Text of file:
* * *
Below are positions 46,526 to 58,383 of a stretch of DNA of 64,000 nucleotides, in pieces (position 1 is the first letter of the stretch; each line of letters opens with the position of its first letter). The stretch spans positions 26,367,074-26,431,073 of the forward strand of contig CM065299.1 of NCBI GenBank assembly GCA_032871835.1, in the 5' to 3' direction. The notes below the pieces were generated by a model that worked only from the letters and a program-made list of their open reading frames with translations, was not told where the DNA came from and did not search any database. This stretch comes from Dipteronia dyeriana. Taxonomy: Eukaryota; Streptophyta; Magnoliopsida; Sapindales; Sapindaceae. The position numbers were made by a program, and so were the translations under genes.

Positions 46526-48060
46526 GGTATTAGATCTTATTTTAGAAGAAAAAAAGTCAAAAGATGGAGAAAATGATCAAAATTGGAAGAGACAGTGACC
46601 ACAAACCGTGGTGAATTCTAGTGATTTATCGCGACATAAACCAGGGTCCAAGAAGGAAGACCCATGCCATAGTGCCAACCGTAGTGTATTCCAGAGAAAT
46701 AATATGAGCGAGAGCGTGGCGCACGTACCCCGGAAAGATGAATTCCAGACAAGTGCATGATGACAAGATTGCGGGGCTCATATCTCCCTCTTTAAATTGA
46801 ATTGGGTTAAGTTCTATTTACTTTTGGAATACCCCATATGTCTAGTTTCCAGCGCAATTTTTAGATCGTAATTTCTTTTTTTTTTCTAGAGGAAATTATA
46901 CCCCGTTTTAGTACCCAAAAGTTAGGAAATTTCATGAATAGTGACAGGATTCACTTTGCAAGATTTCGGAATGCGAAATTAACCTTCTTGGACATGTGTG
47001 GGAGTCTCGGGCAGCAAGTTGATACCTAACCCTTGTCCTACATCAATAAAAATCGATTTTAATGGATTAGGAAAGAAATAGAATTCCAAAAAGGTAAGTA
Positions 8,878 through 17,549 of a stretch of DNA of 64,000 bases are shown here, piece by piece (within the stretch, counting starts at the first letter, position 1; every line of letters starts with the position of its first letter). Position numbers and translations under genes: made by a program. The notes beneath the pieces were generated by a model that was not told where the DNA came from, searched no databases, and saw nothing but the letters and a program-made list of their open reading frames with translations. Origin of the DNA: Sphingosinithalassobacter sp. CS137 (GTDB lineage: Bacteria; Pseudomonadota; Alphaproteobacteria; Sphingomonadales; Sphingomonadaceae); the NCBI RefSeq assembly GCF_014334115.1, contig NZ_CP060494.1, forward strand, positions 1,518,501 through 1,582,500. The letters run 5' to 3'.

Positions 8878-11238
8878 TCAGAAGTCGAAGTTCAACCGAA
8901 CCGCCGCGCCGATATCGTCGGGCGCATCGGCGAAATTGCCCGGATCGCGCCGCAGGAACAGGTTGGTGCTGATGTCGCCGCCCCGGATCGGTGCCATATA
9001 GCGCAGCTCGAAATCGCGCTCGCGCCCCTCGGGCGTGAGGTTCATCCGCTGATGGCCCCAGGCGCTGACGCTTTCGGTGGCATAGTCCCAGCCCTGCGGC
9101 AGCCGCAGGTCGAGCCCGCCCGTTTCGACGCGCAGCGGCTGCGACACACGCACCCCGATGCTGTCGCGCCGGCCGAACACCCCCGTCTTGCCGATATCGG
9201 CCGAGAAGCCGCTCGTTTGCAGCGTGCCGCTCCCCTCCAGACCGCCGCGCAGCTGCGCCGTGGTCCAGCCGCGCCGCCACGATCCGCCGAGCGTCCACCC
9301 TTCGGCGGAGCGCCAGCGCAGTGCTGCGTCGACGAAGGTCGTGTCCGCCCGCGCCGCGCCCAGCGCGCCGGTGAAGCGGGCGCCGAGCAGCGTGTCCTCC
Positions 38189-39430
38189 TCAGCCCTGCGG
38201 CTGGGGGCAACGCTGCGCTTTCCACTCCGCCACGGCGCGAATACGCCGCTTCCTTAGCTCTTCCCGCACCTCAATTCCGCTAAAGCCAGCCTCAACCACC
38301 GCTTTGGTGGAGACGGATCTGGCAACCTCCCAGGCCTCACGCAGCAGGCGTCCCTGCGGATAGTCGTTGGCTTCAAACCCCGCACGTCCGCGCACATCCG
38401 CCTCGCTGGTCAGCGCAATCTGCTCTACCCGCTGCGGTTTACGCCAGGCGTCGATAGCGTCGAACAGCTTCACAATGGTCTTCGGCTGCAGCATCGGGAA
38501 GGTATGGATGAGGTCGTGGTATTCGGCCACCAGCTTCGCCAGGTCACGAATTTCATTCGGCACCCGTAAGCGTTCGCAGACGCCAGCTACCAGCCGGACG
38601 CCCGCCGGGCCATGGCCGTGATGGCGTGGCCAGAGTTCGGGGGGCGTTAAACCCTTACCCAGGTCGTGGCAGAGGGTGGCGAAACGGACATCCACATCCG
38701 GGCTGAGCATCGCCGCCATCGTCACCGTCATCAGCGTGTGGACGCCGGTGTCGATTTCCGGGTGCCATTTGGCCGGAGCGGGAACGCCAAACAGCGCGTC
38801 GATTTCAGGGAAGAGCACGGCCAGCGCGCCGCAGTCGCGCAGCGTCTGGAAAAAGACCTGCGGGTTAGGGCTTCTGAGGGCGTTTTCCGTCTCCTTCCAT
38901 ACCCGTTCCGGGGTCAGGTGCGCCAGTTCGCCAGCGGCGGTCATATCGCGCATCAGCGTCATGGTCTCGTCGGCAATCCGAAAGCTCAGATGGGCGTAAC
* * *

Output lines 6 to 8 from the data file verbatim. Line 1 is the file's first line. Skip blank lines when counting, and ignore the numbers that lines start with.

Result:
46801 ATTGGGTTAAGTTCTATTTACTTTTGGAATACCCCATATGTCTAGTTTCCAGCGCAATTTTTAGATCGTAATTTCTTTTTTTTTTCTAGAGGAAATTATA
46901 CCCCGTTTTAGTACCCAAAAGTTAGGAAATTTCATGAATAGTGACAGGATTCACTTTGCAAGATTTCGGAATGCGAAATTAACCTTCTTGGACATGTGTG
47001 GGAGTCTCGGGCAGCAAGTTGATACCTAACCCTTGTCCTACATCAATAAAAATCGATTTTAATGGATTAGGAAAGAAATAGAATTCCAAAAAGGTAAGTA